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He looked towards the bay, upon the bosom of which his yacht still seemed to repose in peace.

“Aye, aye! she's safe enough I see,” said he ; “ there she lies, like a tame duck upon a millpond. I'll try and get aboard of her, that I may see some of the sport.—But hay !” said he, as he looked again,

why, what the devil are they about, think ye, Bill ?-I see something white yonder, as if they were hoisting the sails !-By Jupiter they are moving !"

A flash from the guns of the vessels engaged, now showed that the Dasher was certainly getting under weigh.

66 The scoundrels!" cried Cleaver, in a rage, “ why did they not send for me ?-would I were on board of her!-would I could find a boat !-" and then clapping a hand on each cheek, as if he could have been heard, “Illy-ho-ho-hoah-oy!” cried he, “ send the boat ashore for me!"

But he might have as well roared to the man in the moon. The little Dasher gallantly cut the waves, as if with the intention of shooting ahead of the innermost of the two vessels.

Cleaver was in an ecstasy not to be conceived. Divided between the delight he experienced in seeing his yacht behaving in so brave a manner, and the rage he felt at being cut off from all chance of participating in her glory, he shouted and stormed by turns.

“ Bravo! bravo ! well done, my brave boys ! -Oh ye lubbers! why did ye not send for me?

- That's it!-up with your little gaff!-hurrah ! now she sends !-Oh! you rascal, Jack Markham, I'll never forgive you for this !-Hurrah ! now they are closing upon the beggarly scoundrel ! — Well done, my dear boy Jack ! I'll have you made a master for this,—but oh! ye swab, why did ye not send for me?"

What Cleaver said was true. The smuggler, for smuggler she undoubtedly was, having in one of her tacks run in shore, for the purpose of taking a larger reach out, with the intention of getting beyond the cutter, ventured too much under the lee of a high headland, and, as the wind was partly off shore, it immediately becalmed her, and whilst the cutter was standing in upon her, the yacht was running right across her stern, and already fired several shots at her in passing. One of these knocked away her boom, which was shaking loose. Cleaver sprang into the air with delight.

“ Well done, Jack !-át her again, my boy! -Oh! you rascal, I'll make you suffer for this! --but damn you, I'll have you made master of an admiral's ship!”

The smuggler was manifestly in the utmost confusion. The cutter now came up within range, and gave her a full broadside.

full broadside. The flash of the guns upon the water was magnificent ; the sea all around the vessels seemed on fire for a moment; and the broad illumination was prolonged by reflection from the high perpendicular face of the cliff. The smuggler lay abreast of it like a log, her rigging terribly shattered by the shot, whilst the sound of the discharge reverberated like thunder among the rocks. All chance of her escape was cut off; and, by the momentary gleam of the guns now fired from the Dasher, it appeared that the crew of the contraband trader had got their boats over the side next the land, and having abandoned their vessel, were already within a stone-cast or two of the shore.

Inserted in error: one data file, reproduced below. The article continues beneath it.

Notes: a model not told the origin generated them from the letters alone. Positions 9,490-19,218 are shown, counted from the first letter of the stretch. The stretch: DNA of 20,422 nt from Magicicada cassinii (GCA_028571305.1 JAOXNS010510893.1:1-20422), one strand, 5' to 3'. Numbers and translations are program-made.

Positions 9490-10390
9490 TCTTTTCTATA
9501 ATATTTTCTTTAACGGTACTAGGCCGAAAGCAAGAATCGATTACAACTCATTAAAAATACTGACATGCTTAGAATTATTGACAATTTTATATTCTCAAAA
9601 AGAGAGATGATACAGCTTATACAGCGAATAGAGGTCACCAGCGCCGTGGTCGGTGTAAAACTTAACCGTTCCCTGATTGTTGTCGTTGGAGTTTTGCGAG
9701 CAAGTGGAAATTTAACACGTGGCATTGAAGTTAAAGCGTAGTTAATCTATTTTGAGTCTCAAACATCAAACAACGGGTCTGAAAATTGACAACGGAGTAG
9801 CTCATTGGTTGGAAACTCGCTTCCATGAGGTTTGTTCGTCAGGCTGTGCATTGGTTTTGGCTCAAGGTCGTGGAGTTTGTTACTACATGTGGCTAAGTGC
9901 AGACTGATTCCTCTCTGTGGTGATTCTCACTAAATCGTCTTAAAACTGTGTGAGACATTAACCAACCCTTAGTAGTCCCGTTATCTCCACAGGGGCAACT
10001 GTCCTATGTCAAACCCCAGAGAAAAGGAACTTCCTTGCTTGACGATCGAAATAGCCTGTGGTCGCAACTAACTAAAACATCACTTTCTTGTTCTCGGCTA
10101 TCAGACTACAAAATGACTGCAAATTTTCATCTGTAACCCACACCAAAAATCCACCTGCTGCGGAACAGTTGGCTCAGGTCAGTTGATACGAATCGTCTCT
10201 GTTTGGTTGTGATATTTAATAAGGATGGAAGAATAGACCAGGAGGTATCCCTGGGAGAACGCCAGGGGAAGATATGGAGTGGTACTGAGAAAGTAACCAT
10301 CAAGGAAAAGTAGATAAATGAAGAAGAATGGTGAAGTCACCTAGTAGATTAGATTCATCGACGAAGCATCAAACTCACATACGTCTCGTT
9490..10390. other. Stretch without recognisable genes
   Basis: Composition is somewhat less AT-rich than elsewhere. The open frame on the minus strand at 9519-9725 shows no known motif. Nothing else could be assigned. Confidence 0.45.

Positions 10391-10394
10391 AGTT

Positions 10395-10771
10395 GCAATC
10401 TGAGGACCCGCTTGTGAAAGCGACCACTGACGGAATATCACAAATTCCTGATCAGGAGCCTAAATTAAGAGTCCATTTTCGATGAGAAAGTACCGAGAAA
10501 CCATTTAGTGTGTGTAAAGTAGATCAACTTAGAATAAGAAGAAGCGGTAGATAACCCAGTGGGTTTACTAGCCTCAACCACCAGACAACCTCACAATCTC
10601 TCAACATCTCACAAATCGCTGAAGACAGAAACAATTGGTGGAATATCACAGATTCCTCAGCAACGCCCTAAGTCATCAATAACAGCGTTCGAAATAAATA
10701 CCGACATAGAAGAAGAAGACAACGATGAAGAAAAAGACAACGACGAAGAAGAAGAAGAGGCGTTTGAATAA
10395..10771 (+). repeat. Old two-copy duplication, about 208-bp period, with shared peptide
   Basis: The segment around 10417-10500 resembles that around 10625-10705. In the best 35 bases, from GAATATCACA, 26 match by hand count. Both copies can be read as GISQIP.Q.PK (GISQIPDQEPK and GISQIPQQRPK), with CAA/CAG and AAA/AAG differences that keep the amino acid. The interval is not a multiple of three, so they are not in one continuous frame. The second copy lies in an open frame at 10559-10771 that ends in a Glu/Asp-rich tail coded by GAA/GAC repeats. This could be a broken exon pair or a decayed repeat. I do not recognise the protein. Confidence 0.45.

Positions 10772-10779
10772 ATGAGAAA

Cleaver now observing that the game was up, waited not to see them take possession of the prize,

but made all haste along the cliff, with the intention of going down to the beach, to endeavour to get on board the vessel, or at least to obtain some intelligence as to the particulars of the fight, and, above all, to ascertain whether, as he suspected, the King's ship might not be that of his friend, Macauley.

He had already reached the upper part of the same small ravine he and Amherst had climbed to make observations on the night of their landing, and was about to descend into it to gain the shore, when, by the little light there was, he perceived two figures near the sainted well and fallen cross. The one, tall and majestic, appeared still more lofty from the extreme minuteness of the form it was contrasted with. From the shape and diminutive size of the lesser figure, he at once guessed it could be no other than that which he and his friend had formerly seen in the same spot.

“Gude guide us a'!" said Thomas the groom, in a low tone of voice, and with the utmost alarm, “ gin yonder binna the dwarfie carlin and the warlock Lord at their cantrips—for ony sake, Sir, dinna gang

farder." Cleaver stopped for a moment, not, as may be

supposed, from any apprehension of the evil influence of their enchantments, but that he might not disturb them, and that he might the better observe their motions.

The little figure was standing elevated on a large fragment of the fallen rock, in an attitude of more than human command, her head thrown loftily back, one foot thrust forwards, and her arms extended, one of them being raised over her head as if in an appeal to Heaven, and the other pointing downwards on Lord Eaglesholme. He stood below gazing at her in the attitude of astonishment, one 'leg with his chest being drawn backwards from surprise, his broad Spanish hat held out in his left hand, whilst with the right he supported his weight on his sword pointed to the

ground. His head was carried earnestly forwards, · and his face was turned upwards, as if to catch every word that fell from the being with whom he was holding nocturnal converse.

-" To Heaven !” said she, as if concluding some powerful and energetic sentence, and her shrill voice had something indescribably appalling in it.-" To yonder pure Heaven they are gone!

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